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September 7, 2021

Amazing Portrait Photos of African-American Women in the 19th Century

Throughout the early nineteenth century, African Americans formed a substantial minority of inhabitants of the United States; 15 to 18 percent of the total population were free or enslaved black people. In 1800, there were about one million black people living in the country; by 1850, that number had grown to about 3.6 million.

White farmers enslaved the vast majority of African Americans living in the United States, but there were many free people of color living in cities and urban coastal areas. Of the four million black people residing in the United States in 1850, about 3.2 million were enslaved, and about 430,000 were free.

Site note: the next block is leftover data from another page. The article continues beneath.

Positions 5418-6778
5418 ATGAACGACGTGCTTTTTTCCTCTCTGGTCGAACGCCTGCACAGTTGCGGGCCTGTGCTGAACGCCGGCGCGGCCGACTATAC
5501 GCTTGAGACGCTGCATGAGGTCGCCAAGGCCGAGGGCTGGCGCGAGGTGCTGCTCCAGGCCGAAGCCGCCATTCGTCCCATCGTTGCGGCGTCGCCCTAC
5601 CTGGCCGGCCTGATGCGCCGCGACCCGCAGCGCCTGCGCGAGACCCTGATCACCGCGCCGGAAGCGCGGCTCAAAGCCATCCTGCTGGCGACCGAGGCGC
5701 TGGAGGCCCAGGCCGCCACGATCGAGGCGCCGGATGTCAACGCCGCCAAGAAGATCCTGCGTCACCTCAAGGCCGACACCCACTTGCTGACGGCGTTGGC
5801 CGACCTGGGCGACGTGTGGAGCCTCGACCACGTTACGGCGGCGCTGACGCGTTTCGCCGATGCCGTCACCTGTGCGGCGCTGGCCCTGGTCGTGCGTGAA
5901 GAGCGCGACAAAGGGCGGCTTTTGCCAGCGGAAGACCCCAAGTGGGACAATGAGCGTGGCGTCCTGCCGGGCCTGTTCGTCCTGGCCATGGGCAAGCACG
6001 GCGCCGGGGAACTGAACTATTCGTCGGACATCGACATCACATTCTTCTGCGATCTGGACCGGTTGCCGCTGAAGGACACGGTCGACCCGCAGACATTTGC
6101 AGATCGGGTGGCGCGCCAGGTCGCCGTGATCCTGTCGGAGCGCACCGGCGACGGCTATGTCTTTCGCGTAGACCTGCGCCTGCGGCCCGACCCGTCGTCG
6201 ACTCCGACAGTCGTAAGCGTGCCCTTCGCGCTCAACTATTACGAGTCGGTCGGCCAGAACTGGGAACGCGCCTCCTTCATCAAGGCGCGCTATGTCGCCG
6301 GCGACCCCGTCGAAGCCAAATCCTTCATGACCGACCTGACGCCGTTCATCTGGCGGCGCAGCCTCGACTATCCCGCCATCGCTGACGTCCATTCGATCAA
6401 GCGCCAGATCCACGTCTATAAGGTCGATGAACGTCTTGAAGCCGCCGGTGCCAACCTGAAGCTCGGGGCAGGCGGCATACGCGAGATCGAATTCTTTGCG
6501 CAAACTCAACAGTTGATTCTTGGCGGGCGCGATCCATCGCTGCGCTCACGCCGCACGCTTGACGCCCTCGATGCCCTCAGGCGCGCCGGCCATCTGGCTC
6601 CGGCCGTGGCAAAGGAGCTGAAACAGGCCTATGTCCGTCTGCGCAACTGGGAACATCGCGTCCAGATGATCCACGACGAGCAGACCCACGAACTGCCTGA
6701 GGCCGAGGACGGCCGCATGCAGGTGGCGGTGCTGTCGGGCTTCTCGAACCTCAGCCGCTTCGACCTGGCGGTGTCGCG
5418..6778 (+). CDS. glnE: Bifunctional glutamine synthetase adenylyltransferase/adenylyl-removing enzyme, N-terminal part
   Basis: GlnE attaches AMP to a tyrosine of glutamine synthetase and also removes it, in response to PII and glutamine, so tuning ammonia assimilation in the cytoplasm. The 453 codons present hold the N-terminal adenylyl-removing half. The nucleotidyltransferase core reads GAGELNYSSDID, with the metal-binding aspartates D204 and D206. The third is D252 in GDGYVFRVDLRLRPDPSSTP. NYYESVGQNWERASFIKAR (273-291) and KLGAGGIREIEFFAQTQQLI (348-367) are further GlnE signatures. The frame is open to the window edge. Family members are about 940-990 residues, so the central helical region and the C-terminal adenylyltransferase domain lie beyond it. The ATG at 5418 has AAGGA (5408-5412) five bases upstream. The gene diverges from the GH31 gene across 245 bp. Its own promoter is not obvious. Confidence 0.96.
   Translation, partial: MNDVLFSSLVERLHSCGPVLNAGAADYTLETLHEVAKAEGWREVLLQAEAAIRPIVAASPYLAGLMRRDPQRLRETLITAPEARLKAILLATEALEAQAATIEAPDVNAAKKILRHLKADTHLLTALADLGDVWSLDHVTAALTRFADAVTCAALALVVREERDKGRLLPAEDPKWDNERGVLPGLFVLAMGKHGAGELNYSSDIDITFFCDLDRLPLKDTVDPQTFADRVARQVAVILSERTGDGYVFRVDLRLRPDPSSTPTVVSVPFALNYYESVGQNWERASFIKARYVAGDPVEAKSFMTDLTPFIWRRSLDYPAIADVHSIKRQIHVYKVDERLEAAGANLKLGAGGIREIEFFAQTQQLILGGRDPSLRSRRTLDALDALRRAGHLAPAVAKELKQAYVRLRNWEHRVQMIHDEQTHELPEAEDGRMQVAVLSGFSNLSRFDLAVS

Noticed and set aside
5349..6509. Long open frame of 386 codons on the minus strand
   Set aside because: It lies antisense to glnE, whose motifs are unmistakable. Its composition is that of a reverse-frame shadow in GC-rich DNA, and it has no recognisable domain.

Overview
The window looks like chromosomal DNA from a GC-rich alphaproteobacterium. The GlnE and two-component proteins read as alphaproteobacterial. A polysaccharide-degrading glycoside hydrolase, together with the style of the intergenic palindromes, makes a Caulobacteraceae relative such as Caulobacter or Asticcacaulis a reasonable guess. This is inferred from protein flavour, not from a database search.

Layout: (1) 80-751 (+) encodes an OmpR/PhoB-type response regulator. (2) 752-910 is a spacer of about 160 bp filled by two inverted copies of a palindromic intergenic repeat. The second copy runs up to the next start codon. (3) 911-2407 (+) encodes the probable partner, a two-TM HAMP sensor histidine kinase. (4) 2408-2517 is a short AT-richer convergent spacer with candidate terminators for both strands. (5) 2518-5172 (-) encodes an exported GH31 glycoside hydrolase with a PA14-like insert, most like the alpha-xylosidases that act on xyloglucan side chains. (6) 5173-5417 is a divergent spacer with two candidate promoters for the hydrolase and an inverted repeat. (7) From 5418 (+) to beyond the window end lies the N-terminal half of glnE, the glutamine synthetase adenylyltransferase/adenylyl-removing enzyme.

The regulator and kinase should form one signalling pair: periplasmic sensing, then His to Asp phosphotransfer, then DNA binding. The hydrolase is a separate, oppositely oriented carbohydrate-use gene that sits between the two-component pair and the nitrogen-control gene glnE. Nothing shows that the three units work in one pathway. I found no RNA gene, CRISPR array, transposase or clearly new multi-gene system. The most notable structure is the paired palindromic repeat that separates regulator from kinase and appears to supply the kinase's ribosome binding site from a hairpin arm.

While white men enjoyed increased citizenship rights and privileges as the century progressed, for African Americans the opposite was true. The spirit of the American Revolution, which encouraged many states to gradually abolish slavery and slaveholders to undertake voluntary emancipation, declined after 1800. State governments, north and south, imposed harsher restrictions on both free and enslaved black populations.

Despite this hostile environment, African Americans in the Early Republic found ways to resist repression, maintain their communities, and combat slavery.

Here below is a set of amazing photos from mj aux that shows studio portraits of African-American women in the 19th century.


  1. I've seen several comments now that are negative or derogatory, but I just wanted to say thanks to whoever you are that is maintaining this site day in and day out. As a photographer seeing archives like this feel crucial to me and the fact that this website just exists free of charge is kind of miraculous. So thanks for that.

  2. It's wonderful to still have archival images of this period. I look forward to more images




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